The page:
Let's introduce a practical case to demonstrate the calculation steps. The G.652 optical cable is installed between the two data centers. The length of the optical cable is 45km, and the transmission wavelength is 1550nm. There are 3 fusion points and two LC UPC adapter panels between the links.
Calculate the fiber attenuation loss. According to the table above, the attenuation coefficient can be 0.35dB/km.
Attenuation loss of optical fiber=0.35dB/km x 45km=15.75dB
The maximum insertion loss of LC UPC is generally 0.3dB. The connectors and adapter panels at both ends have a total of 4 connector points.
Connector loss = 4 x 0.3dB = 1.2dB
Splice loss = 3 X 0.1dB = 0.3dB
The total link loss=15.75dB+1.2dB+0.3dB=17.25dB
The system margin is 3dB. Then we can design this link according to the optical fiber loss of 20.25dB. Please note that all calculations above are theoretical values. If you want to get accurate actual loss, you can use OTDR to measure.
How to calculate the power budget in fiber optic cable?
The power budget is used to evaluate the maximum power attenuation that the entire system can tolerate. The calculation result of the power budget (P Budget) is the difference between the sensitivity of the receiver (P Receive) and the output from the transmitter to the fiber (P Transmit ).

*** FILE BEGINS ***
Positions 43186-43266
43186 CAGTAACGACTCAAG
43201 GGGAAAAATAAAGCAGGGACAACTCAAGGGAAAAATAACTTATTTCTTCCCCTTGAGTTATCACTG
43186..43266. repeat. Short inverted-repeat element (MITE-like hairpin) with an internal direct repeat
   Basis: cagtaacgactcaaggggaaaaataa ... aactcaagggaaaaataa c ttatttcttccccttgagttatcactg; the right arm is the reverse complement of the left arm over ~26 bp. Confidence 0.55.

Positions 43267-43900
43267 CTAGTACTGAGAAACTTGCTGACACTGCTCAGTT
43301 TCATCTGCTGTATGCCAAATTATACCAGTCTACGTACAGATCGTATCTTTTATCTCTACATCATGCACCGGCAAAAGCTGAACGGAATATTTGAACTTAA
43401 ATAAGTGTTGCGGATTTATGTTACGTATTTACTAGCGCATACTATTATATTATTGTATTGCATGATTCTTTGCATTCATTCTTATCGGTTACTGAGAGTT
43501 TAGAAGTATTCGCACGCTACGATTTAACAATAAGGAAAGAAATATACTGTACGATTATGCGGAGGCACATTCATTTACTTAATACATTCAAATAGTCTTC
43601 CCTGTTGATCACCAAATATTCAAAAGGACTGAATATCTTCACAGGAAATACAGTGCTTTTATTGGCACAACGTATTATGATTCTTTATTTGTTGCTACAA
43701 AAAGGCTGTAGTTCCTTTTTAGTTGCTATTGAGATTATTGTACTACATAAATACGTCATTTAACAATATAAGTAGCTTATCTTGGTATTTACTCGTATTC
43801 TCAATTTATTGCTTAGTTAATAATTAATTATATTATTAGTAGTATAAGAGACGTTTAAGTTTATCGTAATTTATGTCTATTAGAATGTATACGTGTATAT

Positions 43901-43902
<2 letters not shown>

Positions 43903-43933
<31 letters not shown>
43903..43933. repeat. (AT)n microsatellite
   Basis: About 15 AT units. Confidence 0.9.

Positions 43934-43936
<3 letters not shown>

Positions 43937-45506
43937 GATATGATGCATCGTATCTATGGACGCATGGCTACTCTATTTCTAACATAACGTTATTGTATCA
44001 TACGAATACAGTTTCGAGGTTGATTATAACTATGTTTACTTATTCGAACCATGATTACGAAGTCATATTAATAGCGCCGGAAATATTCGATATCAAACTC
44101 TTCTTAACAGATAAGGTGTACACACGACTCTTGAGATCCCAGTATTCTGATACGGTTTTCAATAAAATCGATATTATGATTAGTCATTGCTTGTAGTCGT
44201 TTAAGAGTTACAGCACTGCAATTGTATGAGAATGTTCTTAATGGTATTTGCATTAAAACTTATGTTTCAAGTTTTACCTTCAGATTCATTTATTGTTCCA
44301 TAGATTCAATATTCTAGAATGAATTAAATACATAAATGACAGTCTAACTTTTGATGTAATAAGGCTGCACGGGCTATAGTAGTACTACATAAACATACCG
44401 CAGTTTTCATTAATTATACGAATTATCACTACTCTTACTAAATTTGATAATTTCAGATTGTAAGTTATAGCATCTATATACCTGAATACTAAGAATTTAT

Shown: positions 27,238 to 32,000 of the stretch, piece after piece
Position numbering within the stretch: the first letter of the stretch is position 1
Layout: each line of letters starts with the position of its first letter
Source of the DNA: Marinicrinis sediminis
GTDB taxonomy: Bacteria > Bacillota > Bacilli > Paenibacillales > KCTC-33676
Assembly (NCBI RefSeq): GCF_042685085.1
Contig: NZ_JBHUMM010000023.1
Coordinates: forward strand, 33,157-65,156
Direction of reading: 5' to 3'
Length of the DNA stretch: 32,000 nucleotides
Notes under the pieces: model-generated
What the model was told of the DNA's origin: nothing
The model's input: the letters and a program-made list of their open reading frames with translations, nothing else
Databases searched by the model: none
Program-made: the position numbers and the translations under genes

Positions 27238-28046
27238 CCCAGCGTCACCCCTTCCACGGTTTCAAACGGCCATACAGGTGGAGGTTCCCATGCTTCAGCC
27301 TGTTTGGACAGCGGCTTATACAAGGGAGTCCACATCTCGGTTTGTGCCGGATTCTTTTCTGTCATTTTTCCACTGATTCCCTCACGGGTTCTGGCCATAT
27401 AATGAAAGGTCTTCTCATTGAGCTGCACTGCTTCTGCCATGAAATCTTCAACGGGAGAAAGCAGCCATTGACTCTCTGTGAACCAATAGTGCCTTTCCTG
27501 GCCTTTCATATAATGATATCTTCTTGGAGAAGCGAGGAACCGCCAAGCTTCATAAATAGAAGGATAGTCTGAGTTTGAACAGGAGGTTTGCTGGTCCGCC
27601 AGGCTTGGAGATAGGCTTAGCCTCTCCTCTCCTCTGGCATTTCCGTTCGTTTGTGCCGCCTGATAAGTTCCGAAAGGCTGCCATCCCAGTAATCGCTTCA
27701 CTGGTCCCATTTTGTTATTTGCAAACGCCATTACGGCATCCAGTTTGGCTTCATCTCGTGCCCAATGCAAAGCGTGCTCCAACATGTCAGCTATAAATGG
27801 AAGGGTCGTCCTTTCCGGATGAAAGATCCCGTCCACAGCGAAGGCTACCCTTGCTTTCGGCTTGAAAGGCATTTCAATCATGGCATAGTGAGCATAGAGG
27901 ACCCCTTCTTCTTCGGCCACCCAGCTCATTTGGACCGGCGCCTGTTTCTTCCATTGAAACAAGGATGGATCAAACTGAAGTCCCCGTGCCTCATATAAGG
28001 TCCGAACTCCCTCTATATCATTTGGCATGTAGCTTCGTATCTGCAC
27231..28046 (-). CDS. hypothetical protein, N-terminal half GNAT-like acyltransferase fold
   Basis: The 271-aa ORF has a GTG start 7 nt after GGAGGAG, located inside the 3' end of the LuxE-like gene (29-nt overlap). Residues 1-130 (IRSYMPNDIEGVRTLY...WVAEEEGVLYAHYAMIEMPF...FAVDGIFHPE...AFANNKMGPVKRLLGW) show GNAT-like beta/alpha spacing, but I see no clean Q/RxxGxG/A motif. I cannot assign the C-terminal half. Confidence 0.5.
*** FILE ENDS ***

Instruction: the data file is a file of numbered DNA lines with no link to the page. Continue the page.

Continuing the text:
Take the SFP+ 10G 80KM DWDM module as an example. The TX power range of this module is 0~4dBm, and the Receiver Sensitivity is -23dBm. The power budget of this module=0dBm-(-23dBm)=23dBm. Then the total link loss of this module with the optical cable plus the system margin needs to be less than 23dB to be able to transmit normally.
What is OSNR?
OSNR is the ratio of signal power to noise power after an optical channel passes through an optical network. OSNR (Optical Signal-to-Noise Ratio) is a key measure of signal quality in long-distance optical fiber systems. It provides an estimate of the influence of noise power on signal power. In general, the higher the OSNR, the better for the entire system.
The common formula for calculating OSNR is: OSNR=10*log(S/N)
The capital S in the formula is the signal power, and N is the noise power, and their units are all expressed in watts or milliwatts. The OSNR value is the most important on the receiver side, a low OSNR value means that the receiver will not detect the signal. Generally, the OSNR at the receiving end should be greater than 15 dB to 18 dB, this value depends on many factors, such as data rate, required BER, and so on. The OSNR measurement method is defined in the IEC 61282-12 / b-IEC 61280-2 -9 standard.
Small test for attenuation calculation in G.652 fiber cable
After reading this, you guys already have a concept about how to calculate fiber attenuation. Now, Let’s make a quiz.
Assume that the parameters of a certain optical module are as follows:
Central Wavelength = 1310nm; Tx power =-4~0dBm; Receiver Sensitivity = -15 dBm;
Please judge whether the module can work normally on the above optical fiber. If you still have a problem with it. Welcome to contact QSPFTEK for help.
Part of the content reference: https://www.itu.int/itu-t/recommendations/rec.aspx?rec=13076